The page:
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Year : 2020  |  Volume : 64  |  Issue : 5  |  Page : 79-82  

Motivation for adherence to antiretroviral therapy by transgender people living with hiv – A study in West Bengal, India

1 Project Coordinator, ICMR-National Institute of Cholera and Enteric Diseases, Kolkata, West Bengal, India
2 Project Assistant, ICMR-National Institute of Cholera and Enteric Diseases, Kolkata, West Bengal, India
3 Consultant, West Bengal State AIDS Prevention and Control Society, Kolkata, West Bengal, India
4 Scientist F, ICMR-National Institute of Cholera and Enteric Diseases, Kolkata, West Bengal, India

Date of Submission11-Nov-2019
Date of Decision04-Feb-2020
Date of Acceptance29-Feb-2020
Date of Web Publication14-Apr-2020

Correspondence Address:
Dr. Malay Kumar Saha
ICMR-National Institute of Cholera and Enteric Diseases, Kolkata, West Bengal
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Source of Support: None, Conflict of Interest: None

DOI: 10.4103/ijph.IJPH_74_20

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The introduction of antiretroviral therapy (ART) has substantially improved the survival of persons infected with HIV. In India, the aggregated HIV prevalence among transgender (TG) community was found 7.5%. West Bengal, with over 30,000 TG population recorded HIV prevalence of 4.8%. The qualitative study was conducted in 2019 with the objective to explore the motivating factors for adherence to ART treatment among TG people living with HIV (PLHIV) in an ART center. Respondents were motivated PLHIVs on ART with suitable treatment adherence recorded. Data were inductively analyzed, using thematic analysis, to identify themes central to ART adherence. Five themes emerged with prime acknowledgment of respondents that ART medication is lifelong for their survival with receiving support. Notwithstanding the chronic nature of the disease, TG PLHIV patient stands a better chance of maintaining treatment adherence if they are involved in treatment plans with their community-based members' helping as peer navigators.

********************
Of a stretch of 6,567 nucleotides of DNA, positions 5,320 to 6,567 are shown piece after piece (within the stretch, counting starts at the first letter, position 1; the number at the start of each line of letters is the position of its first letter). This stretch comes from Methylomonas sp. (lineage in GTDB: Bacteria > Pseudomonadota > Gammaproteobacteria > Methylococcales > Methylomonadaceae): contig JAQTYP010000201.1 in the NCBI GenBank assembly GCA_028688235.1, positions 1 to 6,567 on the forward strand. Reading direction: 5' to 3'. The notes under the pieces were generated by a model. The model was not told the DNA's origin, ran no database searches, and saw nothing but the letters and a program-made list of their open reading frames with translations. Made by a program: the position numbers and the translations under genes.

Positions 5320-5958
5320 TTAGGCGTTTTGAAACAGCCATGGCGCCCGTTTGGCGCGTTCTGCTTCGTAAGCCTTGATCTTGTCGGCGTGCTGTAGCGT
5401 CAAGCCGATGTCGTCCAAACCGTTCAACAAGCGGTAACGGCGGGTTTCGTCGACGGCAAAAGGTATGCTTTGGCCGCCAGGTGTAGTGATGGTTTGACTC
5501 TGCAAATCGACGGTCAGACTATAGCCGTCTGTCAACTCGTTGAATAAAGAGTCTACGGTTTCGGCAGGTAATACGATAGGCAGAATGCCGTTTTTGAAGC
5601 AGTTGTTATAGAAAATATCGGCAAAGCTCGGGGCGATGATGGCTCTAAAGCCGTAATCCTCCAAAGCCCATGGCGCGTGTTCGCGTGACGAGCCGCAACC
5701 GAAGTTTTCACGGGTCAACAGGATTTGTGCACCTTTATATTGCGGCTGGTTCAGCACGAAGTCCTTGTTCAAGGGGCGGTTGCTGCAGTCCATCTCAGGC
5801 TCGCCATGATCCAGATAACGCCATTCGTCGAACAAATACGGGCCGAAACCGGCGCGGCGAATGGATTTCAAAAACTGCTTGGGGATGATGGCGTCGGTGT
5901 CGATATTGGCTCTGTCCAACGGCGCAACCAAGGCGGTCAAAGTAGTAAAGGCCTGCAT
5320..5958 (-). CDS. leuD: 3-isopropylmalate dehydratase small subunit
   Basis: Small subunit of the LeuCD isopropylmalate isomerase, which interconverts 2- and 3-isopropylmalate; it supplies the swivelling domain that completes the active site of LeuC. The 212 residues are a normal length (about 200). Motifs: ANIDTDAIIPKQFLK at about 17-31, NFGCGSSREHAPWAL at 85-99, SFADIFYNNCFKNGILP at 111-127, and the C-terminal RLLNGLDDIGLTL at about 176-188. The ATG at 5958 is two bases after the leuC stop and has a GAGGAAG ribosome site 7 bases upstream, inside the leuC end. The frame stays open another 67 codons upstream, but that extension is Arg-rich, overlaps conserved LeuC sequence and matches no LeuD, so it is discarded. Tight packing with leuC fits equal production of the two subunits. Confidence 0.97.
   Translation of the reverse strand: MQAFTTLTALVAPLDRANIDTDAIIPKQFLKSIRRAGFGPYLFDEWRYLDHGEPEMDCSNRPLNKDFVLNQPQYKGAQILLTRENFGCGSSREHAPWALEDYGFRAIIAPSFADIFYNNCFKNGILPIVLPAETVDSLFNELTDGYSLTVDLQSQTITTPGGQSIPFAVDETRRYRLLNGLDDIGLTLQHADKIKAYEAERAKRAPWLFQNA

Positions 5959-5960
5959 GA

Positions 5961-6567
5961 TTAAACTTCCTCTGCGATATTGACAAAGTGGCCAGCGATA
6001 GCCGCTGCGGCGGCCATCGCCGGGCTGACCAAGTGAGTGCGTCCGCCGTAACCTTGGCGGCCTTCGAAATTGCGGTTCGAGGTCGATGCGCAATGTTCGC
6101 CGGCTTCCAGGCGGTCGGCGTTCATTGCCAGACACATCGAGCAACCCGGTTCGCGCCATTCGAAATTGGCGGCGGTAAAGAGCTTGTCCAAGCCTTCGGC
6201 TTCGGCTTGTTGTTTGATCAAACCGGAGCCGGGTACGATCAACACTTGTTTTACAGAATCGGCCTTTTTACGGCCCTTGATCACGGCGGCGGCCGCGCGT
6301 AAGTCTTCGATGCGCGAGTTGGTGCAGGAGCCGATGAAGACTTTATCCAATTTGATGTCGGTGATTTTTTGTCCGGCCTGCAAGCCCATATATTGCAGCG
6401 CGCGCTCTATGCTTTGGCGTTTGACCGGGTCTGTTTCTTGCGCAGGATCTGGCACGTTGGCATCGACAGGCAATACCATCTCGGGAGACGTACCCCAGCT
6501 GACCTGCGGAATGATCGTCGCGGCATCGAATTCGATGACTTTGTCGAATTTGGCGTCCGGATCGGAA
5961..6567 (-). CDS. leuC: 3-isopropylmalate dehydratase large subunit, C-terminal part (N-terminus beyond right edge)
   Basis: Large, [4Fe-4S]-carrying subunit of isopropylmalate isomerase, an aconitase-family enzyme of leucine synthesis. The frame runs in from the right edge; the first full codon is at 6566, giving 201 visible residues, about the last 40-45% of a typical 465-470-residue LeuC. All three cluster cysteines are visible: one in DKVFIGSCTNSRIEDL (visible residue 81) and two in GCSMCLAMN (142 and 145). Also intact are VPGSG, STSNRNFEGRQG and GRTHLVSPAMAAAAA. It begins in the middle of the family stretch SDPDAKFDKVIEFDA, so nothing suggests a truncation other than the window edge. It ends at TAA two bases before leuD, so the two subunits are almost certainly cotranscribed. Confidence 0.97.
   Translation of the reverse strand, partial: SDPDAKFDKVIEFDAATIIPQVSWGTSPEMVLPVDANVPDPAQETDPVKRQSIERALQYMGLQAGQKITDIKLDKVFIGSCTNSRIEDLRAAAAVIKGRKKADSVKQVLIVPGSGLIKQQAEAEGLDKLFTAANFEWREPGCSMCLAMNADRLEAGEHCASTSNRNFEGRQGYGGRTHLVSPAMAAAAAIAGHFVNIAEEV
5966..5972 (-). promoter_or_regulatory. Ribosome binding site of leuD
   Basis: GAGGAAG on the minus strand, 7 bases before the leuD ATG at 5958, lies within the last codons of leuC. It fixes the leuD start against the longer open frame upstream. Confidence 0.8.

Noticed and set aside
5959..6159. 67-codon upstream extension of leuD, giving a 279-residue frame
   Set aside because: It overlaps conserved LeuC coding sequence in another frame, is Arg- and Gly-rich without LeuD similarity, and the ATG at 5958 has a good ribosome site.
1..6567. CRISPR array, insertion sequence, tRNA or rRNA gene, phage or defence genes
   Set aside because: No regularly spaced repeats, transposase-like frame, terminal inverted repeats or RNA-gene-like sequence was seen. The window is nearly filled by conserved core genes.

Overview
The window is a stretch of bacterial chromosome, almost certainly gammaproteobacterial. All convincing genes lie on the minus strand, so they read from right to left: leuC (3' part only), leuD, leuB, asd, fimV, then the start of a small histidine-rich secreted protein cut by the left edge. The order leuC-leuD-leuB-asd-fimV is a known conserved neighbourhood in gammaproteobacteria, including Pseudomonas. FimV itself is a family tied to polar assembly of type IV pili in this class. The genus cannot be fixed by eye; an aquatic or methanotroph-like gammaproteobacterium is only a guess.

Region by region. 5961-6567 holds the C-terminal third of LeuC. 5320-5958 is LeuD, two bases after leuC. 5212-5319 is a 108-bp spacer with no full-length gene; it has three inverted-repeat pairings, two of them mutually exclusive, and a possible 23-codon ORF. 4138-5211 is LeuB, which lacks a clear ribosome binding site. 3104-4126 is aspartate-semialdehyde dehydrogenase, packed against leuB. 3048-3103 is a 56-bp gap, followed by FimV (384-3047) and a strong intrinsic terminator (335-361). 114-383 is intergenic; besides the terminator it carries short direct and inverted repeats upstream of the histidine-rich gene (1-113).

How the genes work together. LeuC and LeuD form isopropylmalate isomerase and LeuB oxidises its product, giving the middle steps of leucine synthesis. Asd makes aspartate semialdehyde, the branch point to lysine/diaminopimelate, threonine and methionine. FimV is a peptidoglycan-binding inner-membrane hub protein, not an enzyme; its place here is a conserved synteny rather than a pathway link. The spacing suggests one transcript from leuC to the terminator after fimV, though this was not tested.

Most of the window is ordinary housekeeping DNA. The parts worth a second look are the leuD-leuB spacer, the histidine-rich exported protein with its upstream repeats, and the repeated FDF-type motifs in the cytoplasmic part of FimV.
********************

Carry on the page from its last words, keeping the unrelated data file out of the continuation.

Keywords: Adherence, antiretroviral therapy, motivation, people living with HIV, transgender

How to cite this article:
Ghosh GK, Biswas S, Ghosh P, Ganguly S, Saha MK. Motivation for adherence to antiretroviral therapy by transgender people living with hiv – A study in West Bengal, India. Indian J Public Health 2020;64, Suppl S1:79-82

How to cite this URL:
Ghosh GK, Biswas S, Ghosh P, Ganguly S, Saha MK. Motivation for adherence to antiretroviral therapy by transgender people living with hiv – A study in West Bengal, India. Indian J Public Health [serial online] 2020 [cited 2023 Feb 1];64, Suppl S1:79-82. Available from:

The introduction of antiretroviral therapy (ART) has remarkably improved the survival of persons infected with HIV with required treatment adherence.[1] Treatment adherence is pivotal to avert drug resistance development and treatment failure. HIV services have been successfully targeted at transgender (TG) people in India. However, for the community ART adherence often observed challenging given the complex combination of individual, community, and structural factors. The national HIV prevalence is 0.31%, whereas aggregated HIV prevalence among the TG community found 7.5%.[2] This study was conducted in West Bengal, where around 13.3% of the country's TG population dwelt.[3],[4] The objective of this study to explore the motivating factors for adherence to ART among TG people living with HIV (PLHIV) in an ART center in West Bengal.